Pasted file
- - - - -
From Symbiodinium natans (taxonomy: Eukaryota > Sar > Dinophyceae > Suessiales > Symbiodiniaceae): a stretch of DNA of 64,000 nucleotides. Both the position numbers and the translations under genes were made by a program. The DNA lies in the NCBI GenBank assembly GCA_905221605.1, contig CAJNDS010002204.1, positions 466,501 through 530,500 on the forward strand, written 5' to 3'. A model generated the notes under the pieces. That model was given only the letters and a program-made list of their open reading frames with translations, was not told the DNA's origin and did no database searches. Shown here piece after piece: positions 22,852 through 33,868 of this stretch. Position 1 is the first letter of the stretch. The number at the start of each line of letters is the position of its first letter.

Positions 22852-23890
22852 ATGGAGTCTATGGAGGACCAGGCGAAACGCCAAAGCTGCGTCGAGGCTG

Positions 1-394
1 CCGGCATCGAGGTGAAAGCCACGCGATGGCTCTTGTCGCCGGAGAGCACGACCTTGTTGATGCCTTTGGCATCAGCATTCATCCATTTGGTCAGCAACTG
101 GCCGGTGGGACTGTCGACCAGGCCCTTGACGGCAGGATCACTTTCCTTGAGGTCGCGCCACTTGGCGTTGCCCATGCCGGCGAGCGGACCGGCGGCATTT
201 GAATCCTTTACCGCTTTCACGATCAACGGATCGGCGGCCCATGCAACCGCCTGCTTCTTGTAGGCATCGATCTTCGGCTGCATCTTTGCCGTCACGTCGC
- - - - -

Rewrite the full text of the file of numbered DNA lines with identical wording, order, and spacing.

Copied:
From Symbiodinium natans (taxonomy: Eukaryota > Sar > Dinophyceae > Suessiales > Symbiodiniaceae): a stretch of DNA of 64,000 nucleotides. Both the position numbers and the translations under genes were made by a program. The DNA lies in the NCBI GenBank assembly GCA_905221605.1, contig CAJNDS010002204.1, positions 466,501 through 530,500 on the forward strand, written 5' to 3'. A model generated the notes under the pieces. That model was given only the letters and a program-made list of their open reading frames with translations, was not told the DNA's origin and did no database searches. Shown here piece after piece: positions 22,852 through 33,868 of this stretch. Position 1 is the first letter of the stretch. The number at the start of each line of letters is the position of its first letter.

Positions 22852-23890
22852 ATGGAGTCTATGGAGGACCAGGCGAAACGCCAAAGCTGCGTCGAGGCTG

Positions 1-394
1 CCGGCATCGAGGTGAAAGCCACGCGATGGCTCTTGTCGCCGGAGAGCACGACCTTGTTGATGCCTTTGGCATCAGCATTCATCCATTTGGTCAGCAACTG
101 GCCGGTGGGACTGTCGACCAGGCCCTTGACGGCAGGATCACTTTCCTTGAGGTCGCGCCACTTGGCGTTGCCCATGCCGGCGAGCGGACCGGCGGCATTT
201 GAATCCTTTACCGCTTTCACGATCAACGGATCGGCGGCCCATGCAACCGCCTGCTTCTTGTAGGCATCGATCTTCGGCTGCATCTTTGCCGTCACGTCGC